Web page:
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iSCSI is fully baked
Works in all the right places
After pounding away at the iSCSI protocol, a university laboratory has deemed the technology fit for public consumption.
The University of New Hampshire InterOp Laboratory (UNH-IOL) has teamed with some of the largest storage vendors to put version 1.0 of the iSCSI spec through its paces and found that all is working as planned. This should come as good news for companies eager to ignite interest in the fledgling technology. iSCSI (Internet Small Computer System Interface) promises to help companies of all sizes expand their storage area networks (SANs) by sending large chunks of data over IP.
"Over our last two plugfests, we haven't pushed anything back into the standard," said Stephen Schaeffer, the UNH-IOL iSCSI Consortium manager, in an interview. "So from what we are seeing based on the vendors participating, the standard is pretty well baked, and it seems the vendors are implementing the standard pretty well."
A long list of vendors sent in software and hardware for the UNH test. ATTO, Crossroads Systems, EMC, Empirix, Finisar, I-Tech, Intransa, iVivity, Microsoft, Network Appliance, Silverback Systems and Xiran were all part of the program. One notable exception was IBM.
Big Blue has done plenty of work in the iSCSI specification and was one of the first vendors to roll out an iSCSI box. Then,last year, IBM scrapped the 200i system and said little about where its iSCSI plans would go.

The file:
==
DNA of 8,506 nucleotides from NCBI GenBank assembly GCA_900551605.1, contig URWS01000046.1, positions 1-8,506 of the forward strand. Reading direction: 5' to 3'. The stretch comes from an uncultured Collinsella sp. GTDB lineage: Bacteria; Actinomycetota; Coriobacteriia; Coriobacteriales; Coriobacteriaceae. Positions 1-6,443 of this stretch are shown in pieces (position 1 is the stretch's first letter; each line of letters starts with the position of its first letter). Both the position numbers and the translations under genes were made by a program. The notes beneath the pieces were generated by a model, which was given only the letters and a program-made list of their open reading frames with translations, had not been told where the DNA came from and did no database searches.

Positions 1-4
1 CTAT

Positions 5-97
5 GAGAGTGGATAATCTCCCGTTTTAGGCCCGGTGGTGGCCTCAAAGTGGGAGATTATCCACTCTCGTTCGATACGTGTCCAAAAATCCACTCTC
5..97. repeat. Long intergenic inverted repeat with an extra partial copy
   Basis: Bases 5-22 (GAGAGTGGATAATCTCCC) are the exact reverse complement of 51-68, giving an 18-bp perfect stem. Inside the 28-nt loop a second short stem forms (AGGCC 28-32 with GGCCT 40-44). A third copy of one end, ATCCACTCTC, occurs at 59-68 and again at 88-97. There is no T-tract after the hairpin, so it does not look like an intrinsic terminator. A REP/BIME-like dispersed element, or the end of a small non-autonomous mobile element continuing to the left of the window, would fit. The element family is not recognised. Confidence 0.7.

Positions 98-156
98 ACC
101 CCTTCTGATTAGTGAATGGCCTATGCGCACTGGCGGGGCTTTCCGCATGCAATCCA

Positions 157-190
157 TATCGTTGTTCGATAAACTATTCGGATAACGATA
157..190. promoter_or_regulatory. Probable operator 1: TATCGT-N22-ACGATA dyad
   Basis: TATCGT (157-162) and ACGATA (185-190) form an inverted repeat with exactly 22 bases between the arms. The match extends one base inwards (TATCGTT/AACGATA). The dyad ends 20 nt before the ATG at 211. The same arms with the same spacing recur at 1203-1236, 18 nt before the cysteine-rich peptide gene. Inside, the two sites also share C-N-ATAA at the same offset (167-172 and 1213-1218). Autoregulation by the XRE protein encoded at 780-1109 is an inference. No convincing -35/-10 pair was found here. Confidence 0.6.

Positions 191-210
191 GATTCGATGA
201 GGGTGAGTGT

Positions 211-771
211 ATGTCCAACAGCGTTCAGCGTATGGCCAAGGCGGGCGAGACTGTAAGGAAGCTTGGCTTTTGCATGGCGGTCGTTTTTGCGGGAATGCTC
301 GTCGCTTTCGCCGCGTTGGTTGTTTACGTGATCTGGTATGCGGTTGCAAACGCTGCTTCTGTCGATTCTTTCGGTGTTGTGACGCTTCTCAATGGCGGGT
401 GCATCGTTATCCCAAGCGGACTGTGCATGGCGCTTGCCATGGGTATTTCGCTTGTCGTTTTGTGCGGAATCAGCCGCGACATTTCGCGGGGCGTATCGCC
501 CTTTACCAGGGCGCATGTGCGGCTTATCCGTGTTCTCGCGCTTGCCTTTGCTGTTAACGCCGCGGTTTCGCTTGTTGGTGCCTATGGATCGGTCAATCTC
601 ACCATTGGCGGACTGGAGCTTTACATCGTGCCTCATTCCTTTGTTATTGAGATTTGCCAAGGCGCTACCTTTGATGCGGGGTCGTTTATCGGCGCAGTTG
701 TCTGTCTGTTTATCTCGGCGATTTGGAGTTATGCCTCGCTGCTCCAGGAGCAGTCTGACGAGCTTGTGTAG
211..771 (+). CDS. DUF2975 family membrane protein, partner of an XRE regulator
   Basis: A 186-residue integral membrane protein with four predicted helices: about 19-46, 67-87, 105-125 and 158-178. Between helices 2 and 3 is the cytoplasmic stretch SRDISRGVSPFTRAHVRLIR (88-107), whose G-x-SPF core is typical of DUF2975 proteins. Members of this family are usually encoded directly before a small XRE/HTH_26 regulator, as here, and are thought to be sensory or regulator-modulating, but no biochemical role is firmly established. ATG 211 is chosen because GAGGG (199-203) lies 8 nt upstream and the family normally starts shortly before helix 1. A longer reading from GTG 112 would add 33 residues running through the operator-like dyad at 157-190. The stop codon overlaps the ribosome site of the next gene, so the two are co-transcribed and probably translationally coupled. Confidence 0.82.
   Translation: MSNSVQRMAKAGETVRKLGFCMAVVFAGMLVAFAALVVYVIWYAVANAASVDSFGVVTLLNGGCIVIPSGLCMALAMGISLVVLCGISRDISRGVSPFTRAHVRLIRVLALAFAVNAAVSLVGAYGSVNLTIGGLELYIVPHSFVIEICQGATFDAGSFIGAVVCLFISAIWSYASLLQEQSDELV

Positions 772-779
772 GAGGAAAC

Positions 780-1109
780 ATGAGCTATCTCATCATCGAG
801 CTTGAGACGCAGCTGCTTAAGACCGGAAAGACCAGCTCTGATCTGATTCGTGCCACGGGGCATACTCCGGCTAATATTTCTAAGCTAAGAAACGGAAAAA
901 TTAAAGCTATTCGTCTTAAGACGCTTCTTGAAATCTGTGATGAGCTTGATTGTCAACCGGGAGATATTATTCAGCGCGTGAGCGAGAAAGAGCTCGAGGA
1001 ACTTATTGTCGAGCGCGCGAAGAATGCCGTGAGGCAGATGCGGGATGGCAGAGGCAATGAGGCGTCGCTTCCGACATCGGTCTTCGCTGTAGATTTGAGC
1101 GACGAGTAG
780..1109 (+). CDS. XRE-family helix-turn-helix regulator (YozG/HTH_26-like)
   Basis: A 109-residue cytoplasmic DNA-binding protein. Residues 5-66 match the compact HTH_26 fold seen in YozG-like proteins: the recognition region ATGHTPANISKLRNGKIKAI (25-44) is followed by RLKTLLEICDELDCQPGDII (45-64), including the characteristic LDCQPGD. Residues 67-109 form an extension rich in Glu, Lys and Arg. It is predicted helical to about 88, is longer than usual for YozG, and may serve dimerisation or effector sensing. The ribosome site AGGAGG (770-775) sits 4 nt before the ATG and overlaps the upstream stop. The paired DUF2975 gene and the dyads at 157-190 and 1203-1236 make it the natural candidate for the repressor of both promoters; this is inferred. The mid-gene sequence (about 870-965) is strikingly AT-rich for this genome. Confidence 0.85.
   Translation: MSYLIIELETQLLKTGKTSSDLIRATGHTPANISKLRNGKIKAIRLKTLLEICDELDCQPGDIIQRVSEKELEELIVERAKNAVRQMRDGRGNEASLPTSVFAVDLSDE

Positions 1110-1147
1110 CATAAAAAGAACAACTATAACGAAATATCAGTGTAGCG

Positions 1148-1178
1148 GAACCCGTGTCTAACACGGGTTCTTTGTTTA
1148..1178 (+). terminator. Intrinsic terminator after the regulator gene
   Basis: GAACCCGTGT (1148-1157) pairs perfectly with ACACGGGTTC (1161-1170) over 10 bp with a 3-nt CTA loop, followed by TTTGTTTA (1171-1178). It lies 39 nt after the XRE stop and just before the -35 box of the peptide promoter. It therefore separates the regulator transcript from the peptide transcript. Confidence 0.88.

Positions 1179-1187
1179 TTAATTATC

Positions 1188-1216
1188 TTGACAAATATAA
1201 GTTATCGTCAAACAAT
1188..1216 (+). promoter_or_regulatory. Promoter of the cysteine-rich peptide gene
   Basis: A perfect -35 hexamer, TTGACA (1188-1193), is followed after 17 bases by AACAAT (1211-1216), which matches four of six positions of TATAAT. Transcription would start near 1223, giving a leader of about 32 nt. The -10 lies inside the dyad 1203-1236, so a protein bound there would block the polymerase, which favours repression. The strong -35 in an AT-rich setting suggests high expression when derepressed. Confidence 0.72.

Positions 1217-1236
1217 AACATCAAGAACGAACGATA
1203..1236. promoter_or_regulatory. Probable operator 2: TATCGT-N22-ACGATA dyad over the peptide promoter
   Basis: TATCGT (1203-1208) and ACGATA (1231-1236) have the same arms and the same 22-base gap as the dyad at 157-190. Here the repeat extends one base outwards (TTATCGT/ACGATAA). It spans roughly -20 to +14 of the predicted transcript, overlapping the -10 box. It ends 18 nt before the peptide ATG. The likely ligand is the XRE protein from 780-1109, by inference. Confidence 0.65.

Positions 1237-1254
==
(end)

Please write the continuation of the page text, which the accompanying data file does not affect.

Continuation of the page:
"(IBM) seems to have lapsed in their support," Schaeffer said. "It has left me scratching my head."
The good news is that the rest of the vendors have backed up their iSCSI hype with solid kit. UNH ran an extensive series of tests on software and hardware products, finding the kit played well together. And what's good for the vendors here is also good the customers.
"I think that iSCSI will initially fill two niches," Schaeffer said. "One is for the people who want Fibre Channel but can't afford it. The other is for people that have Fibre Channel in their data centers but want to link these systems over long distances."
With questions about the iSCSI spec itself now resolved, vendors can concentrate on building a rich set of products to back up the technology. Schaeffer expects companies to work over the next year on tuning their iSCSI systems and adding some new features into gear for security and better application performance.
It has taken a very long time for this iSCSI thing to happen, and it's good to see the vendors are playing nice to help push things along. ®